With Christmas right around the corner, the classic television specials spanning generations have once again made their yearly airings. And once again, Rudolph The Red Nosed Reindeer has come under fire for its alleged excessive and blatant bullying.
And truth be told, those accusations are mostly accurate.
Many seem to find fault with the longest continuously running Christmas special that’s been a holiday staple for over half a century. However, it’s more important to take notice of the lessons ‘Rudolph’ teaches, as opposed to maligning it for the messages it seemingly conveys.
Yes, Rudolph is different. His nose shines brighter than any other reindeer in the North Pole. Santa Claus warned Donner that his son would not be a part of the sleigh team. As a result, Donner and Rudolph’s mother tried to cover his nose. Other reindeer weren’t allowed to play with him. Yes, Rudolph was basically ostracized. However, like most bullied children, he was not alone.
Fellow “Misfits” and the Challenges That Await
There’s also Hermey, who clearly doesn’t fit in with the other elves and forms a bond with Rudolph. By this time, Rudolph was so distraught he ran away because he thought things would never change. Along the way, they meet Yukon Cornelius, who is basically a loner trying to find his place in life. If that’s not enough, the group encounters other bullies and/or obstacles along the way, including the Abominable Snow Monster of the North (aka: Bumble). When they land on the Island of Misfit Toys, the group finds even more outcasts looking for a home. After going out on his own, Rudolph once again encounters Bumble, who has his family and Clarice cornered in a cave.
We all know how this ends. The bully is confronted, and Donner realizes the error of his ways and apologizes for giving his son a hard time. Rudolph finds his purpose, guides Santa’s sleigh and saves Christmas. Everyone becomes friends, and the toys finally find forever homes.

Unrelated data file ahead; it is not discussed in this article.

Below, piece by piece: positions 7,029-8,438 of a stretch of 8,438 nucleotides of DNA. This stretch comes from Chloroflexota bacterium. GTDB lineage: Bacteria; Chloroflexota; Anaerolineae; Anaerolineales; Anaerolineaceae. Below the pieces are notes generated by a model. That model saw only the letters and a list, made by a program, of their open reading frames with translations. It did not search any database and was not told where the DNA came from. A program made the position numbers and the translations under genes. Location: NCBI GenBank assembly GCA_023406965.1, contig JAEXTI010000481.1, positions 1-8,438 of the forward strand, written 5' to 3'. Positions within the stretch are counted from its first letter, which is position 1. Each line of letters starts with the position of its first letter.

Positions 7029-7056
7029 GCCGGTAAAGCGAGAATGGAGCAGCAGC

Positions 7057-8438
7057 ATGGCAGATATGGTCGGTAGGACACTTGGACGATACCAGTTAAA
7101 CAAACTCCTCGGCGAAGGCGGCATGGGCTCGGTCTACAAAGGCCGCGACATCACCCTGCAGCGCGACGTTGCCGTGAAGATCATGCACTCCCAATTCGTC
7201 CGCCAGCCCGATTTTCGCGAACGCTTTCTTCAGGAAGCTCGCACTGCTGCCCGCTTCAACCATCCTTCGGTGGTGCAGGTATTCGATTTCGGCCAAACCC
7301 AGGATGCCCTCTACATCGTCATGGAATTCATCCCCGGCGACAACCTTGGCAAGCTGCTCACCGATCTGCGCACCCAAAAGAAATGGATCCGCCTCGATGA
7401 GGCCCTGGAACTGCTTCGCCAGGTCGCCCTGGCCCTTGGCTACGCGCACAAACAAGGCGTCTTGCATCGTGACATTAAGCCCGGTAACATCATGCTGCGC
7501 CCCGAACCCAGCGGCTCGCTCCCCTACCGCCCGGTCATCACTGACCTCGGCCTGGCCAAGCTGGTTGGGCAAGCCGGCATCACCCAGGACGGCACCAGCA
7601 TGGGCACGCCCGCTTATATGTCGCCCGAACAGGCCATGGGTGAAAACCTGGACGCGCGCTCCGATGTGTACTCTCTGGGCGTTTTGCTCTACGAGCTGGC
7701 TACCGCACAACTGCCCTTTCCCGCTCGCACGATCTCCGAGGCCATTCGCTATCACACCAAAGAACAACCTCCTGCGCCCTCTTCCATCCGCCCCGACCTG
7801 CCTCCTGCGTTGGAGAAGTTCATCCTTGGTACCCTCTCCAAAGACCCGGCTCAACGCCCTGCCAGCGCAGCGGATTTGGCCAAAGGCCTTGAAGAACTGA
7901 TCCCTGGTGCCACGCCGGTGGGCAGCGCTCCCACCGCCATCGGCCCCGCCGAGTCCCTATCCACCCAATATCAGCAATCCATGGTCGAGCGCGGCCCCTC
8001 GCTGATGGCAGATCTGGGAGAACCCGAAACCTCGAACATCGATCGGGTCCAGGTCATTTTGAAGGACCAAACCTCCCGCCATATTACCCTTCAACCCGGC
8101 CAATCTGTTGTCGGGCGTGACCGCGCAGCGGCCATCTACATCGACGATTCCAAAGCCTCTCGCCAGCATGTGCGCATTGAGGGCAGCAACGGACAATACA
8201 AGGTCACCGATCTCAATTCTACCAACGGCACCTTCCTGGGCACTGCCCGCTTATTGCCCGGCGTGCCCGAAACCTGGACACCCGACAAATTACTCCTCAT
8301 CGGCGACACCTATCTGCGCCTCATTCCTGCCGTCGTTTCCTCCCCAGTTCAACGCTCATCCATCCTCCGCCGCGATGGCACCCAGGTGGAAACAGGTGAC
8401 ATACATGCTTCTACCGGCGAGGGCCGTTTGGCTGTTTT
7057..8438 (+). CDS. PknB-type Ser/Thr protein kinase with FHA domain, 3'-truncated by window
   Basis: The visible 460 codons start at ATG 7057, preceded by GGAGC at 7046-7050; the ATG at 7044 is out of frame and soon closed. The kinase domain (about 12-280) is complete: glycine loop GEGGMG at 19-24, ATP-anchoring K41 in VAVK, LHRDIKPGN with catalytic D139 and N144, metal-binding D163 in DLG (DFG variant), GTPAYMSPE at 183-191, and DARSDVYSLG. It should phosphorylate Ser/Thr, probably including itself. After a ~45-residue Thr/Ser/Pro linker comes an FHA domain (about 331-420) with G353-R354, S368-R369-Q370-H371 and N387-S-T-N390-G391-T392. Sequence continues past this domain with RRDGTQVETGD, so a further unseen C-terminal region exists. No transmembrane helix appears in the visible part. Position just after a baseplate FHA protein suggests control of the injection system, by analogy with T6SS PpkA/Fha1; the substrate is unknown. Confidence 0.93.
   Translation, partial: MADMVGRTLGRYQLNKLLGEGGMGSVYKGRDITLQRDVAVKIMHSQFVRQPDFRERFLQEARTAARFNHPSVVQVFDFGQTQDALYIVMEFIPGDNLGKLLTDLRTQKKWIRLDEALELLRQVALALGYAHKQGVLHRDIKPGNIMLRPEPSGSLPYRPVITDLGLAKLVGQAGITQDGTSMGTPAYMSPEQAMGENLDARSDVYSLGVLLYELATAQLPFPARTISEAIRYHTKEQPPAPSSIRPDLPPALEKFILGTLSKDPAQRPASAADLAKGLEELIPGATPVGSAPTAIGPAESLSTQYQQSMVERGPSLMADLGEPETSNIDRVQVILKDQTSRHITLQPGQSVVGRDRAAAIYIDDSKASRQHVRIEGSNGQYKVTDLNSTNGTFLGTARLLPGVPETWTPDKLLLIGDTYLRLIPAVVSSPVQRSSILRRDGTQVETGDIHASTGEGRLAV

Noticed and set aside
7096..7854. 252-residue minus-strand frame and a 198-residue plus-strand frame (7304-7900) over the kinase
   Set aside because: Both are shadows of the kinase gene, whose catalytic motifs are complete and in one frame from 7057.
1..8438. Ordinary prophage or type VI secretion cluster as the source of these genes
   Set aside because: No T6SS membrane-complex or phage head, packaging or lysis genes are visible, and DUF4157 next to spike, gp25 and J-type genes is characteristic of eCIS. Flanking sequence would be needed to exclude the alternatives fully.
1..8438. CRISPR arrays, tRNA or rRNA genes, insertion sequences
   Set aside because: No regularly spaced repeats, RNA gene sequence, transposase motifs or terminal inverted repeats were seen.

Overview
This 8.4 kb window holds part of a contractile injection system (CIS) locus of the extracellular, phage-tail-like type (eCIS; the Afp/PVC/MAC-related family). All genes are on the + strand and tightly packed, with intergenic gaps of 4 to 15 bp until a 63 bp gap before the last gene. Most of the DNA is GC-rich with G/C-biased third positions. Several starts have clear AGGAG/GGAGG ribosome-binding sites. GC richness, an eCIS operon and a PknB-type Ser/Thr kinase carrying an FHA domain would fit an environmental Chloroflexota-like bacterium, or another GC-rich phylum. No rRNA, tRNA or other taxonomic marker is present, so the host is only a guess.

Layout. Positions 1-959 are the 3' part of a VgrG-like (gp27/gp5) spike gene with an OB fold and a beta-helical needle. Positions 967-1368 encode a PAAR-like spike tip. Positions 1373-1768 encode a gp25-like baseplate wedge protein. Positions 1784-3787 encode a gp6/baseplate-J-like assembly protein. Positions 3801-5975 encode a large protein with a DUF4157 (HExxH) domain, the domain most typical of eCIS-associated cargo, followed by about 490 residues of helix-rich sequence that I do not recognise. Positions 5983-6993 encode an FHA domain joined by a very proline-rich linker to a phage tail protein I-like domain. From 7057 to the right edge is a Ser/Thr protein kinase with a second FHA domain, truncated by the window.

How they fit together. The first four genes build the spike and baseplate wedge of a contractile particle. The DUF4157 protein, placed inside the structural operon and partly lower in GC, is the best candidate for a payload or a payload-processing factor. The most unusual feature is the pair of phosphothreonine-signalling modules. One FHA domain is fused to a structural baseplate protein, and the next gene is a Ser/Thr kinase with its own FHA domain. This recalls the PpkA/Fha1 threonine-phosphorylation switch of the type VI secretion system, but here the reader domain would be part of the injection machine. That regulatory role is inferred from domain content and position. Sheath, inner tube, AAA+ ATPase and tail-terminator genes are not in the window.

Basically, people can decide to put any spin they want on Rudolph The Red Nosed Reindeer. Was Santa, Donner and the fellow reindeer wrong for making Rudolph feel the way he did? Absolutely. They tried to make Rudolph something he wasn’t. Donner made him put on a fake nose. Despite all of the challenges that he encountered, Rudolph always stayed true to himself, persevered, and never gave up. He eventually found friends who liked him for who he was (Clarice, Hermey, Yukon). He even played the role of an upstander while defending his family and Clarice from Bumble, who like most bullies, was misunderstood. Like most children being bullied or forced to be just like others, there was light at the end of the tunnel for Rudolph. He never gave up hope. As a result, he was rewarded in the end.
There is a fine line between condemning an almost 60-year old program, and recognizing the valuable lessons it can provide to young children struggling for acceptance. When all is said and done, Rudolph The Red Nosed Reindeer should be appreciated and celebrated as a special tale that rewards overcoming obstacles and celebrates unique differences. After all, nobody would play with Ranbow Rabbit, either, because he looked different than the other rabbits!
Merry Christmas from all of us at Rainbow Rabbit!
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